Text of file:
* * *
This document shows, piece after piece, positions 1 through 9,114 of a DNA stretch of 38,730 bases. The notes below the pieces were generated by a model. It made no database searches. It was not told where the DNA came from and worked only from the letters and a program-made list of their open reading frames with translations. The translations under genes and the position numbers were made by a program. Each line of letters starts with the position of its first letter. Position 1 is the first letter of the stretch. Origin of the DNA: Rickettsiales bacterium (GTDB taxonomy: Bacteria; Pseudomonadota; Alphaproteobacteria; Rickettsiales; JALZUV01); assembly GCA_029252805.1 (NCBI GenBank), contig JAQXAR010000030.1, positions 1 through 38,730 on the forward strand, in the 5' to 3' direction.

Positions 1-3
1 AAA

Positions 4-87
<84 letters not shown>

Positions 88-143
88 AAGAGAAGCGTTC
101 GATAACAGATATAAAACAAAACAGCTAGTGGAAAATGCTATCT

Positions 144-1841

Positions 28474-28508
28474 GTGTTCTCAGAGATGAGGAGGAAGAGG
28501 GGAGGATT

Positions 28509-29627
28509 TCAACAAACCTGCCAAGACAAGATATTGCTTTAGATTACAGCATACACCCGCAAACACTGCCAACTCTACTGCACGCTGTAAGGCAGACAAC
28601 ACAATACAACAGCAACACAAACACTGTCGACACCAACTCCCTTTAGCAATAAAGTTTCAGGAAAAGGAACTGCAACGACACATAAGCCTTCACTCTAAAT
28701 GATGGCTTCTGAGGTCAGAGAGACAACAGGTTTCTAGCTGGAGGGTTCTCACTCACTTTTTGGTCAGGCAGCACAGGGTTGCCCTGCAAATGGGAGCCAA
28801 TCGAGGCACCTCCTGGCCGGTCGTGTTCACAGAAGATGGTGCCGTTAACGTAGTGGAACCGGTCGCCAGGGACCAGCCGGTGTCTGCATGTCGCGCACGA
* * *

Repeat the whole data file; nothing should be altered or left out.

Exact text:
This document shows, piece after piece, positions 1 through 9,114 of a DNA stretch of 38,730 bases. The notes below the pieces were generated by a model. It made no database searches. It was not told where the DNA came from and worked only from the letters and a program-made list of their open reading frames with translations. The translations under genes and the position numbers were made by a program. Each line of letters starts with the position of its first letter. Position 1 is the first letter of the stretch. Origin of the DNA: Rickettsiales bacterium (GTDB taxonomy: Bacteria; Pseudomonadota; Alphaproteobacteria; Rickettsiales; JALZUV01); assembly GCA_029252805.1 (NCBI GenBank), contig JAQXAR010000030.1, positions 1 through 38,730 on the forward strand, in the 5' to 3' direction.

Positions 1-3
1 AAA

Positions 4-87
<84 letters not shown>

Positions 88-143
88 AAGAGAAGCGTTC
101 GATAACAGATATAAAACAAAACAGCTAGTGGAAAATGCTATCT

Positions 144-1841

Positions 28474-28508
28474 GTGTTCTCAGAGATGAGGAGGAAGAGG
28501 GGAGGATT

Positions 28509-29627
28509 TCAACAAACCTGCCAAGACAAGATATTGCTTTAGATTACAGCATACACCCGCAAACACTGCCAACTCTACTGCACGCTGTAAGGCAGACAAC
28601 ACAATACAACAGCAACACAAACACTGTCGACACCAACTCCCTTTAGCAATAAAGTTTCAGGAAAAGGAACTGCAACGACACATAAGCCTTCACTCTAAAT
28701 GATGGCTTCTGAGGTCAGAGAGACAACAGGTTTCTAGCTGGAGGGTTCTCACTCACTTTTTGGTCAGGCAGCACAGGGTTGCCCTGCAAATGGGAGCCAA
28801 TCGAGGCACCTCCTGGCCGGTCGTGTTCACAGAAGATGGTGCCGTTAACGTAGTGGAACCGGTCGCCAGGGACCAGCCGGTGTCTGCATGTCGCGCACGA